Thursday, June 14, 2018

On Being Competitive and Finding Purpose

It's hard being a competitive person, especially if you have tasted success. It's a strange balance between expecting yourself to do well, wanting to do well, being realistic and all that 'if you think you can...' stuff.

Here I am, last day of school, getting ready to go proctor graduation, and then rush off to Carson City feeling these competitive person angsty feelings.

I love bikes!!!
Different people race for different reasons, and although for some it's as easy as a full time job doing something they are crazy passionate about, I feel like I've been floundering a bit since May when things were rough (lost my grandma and had a less than stellar day at nationals). Coming out of a period of frustration, stress and excessive traveling on top of working full time I needed to take a good hard look at WHY I'm doing all of this. And although I'm still trying to wrap my little brain around life, and why I'm here and what I'm doing, coming back to the basics of exploring the world on two wheels and spreading stoke for mountain biking is all I've got for now. That's pretty much how I got started on this strange path, and I want that to be my compass forward.

From the trails behind my house to world cup courses in Europe, I just LOVE MOUNTAIN BIKES!
Now that the most overbooked wacky summer of my life is here, I'm over the top stoked to just go out there and have a blast, give it my all and try to find happiness in each moment of each day. No one cares if I win or don't podium at all. What matters is that I focus on lifting others up, having a great time riding bikes, and spreading stoke. Competitive nature be damned, I will have so much fun racing my brains out this summer!

I was supposed to update the blog today, to revamp the 2018 race schedule/sponsors... but school and grading and packing... and I am plumb out of time. This weekend I'll hopefully have time for that, because this summer is going to be nutty and awesome and rad. Vanlife 3.0 coming in hot!!!

Sunday, June 10, 2018

A little more real talk and a smidge about mental health.

Today a student asked me what I am doing this summer. After listing the places I'll be traveling to for races and other projects another student asked 'Why don't you just quit teaching and race bikes full time?'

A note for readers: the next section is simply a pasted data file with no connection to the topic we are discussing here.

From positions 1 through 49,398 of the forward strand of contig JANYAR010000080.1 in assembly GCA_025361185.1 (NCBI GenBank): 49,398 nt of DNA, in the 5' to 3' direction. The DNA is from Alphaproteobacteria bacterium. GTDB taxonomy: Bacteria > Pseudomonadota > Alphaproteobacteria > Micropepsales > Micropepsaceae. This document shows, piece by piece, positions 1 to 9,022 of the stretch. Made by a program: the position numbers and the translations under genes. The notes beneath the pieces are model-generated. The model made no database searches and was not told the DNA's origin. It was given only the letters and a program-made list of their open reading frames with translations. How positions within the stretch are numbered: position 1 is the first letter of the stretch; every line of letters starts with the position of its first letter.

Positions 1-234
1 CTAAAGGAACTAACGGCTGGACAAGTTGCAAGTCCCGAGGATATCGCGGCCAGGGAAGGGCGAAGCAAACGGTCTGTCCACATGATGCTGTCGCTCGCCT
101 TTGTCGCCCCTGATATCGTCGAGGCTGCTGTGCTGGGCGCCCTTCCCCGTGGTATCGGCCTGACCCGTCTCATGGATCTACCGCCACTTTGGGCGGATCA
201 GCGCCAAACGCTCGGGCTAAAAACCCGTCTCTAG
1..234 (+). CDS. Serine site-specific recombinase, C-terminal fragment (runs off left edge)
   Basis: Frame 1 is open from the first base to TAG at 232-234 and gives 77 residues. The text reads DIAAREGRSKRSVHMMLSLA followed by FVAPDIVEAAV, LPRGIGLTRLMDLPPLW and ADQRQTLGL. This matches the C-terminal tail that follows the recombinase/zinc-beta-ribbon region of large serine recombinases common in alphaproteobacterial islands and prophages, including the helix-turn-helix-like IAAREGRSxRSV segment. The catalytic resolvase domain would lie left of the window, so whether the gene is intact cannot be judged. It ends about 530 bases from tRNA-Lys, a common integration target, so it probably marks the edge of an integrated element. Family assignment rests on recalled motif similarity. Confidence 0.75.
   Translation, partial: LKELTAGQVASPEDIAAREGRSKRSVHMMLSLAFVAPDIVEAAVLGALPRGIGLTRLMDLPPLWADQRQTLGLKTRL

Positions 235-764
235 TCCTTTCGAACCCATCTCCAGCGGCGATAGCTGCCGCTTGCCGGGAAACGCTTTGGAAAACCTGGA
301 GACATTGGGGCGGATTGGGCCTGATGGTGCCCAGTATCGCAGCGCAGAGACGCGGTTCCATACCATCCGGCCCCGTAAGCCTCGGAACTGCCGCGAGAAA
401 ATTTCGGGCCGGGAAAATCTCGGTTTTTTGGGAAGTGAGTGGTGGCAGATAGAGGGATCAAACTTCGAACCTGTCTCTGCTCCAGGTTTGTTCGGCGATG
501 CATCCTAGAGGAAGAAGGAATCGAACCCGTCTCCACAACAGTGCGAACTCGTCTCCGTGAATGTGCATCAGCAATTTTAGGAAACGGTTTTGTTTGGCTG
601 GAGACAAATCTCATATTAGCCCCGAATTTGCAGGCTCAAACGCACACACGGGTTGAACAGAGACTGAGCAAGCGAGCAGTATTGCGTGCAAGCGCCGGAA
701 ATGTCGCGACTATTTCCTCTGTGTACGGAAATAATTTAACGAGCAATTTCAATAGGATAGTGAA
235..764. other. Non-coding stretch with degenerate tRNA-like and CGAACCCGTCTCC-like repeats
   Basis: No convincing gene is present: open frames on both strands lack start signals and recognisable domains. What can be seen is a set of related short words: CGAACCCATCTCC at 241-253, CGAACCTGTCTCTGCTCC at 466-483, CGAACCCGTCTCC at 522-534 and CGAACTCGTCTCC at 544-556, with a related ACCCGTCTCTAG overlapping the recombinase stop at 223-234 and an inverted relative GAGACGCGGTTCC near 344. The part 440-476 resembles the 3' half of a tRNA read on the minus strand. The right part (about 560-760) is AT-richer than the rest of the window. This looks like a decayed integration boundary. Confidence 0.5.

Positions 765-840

Funny, I know. Obviously they have no idea what I was doing before I came to Laguna Hills High School to teach Algebra...

The day I failed my least I ended up here!
Anyway, that question has been on my mind, pretty much constantly this spring. I'm missing out on a lot of races because of school, Brazil Ride, Kanza, IronBiker... And although there have been times that I felt like I wished I had kept racing full time, and times where life seems like it would be WAY easier if I didn't have a full time job, I had this surreal moment of clarity when the kids asked me this question. And I told them the truth. When I was racing bikes full time, when it felt like a job, it took some of the joy out of it. And I was SUPER unhealthy. I felt immense pressure to be super thin, which resulted in disordered eating. I took all the fat shaming from male team mates too seriously, took the idea of power to weight WAY to seriously and as a result I was sick the whole summer of 2015 because I wasn't a healthy human.

Although it's hard to train, race, and work full time, for me personally it's healthier to have the balance and to know that the race results don't really matter at the end of the day, because there is so much more going on in my life.

But I'm not saying it's all good working and training. There are pretty major hurdles I have to overcome, and lots of sacrifice, like religiously going to bed at 9, but I'm a happier, healthier human when I know that even though I didn't land on that podium at Grand Junction, I DID help a kid pass a class they previously hated, or that last week I overheard a student explaining factoring to another (the epitome of joy for a math teacher, when kids can explain the material to each other, then you know they REALLY get it).
Every morning the commute is like a reset for me. New day, new possibilities!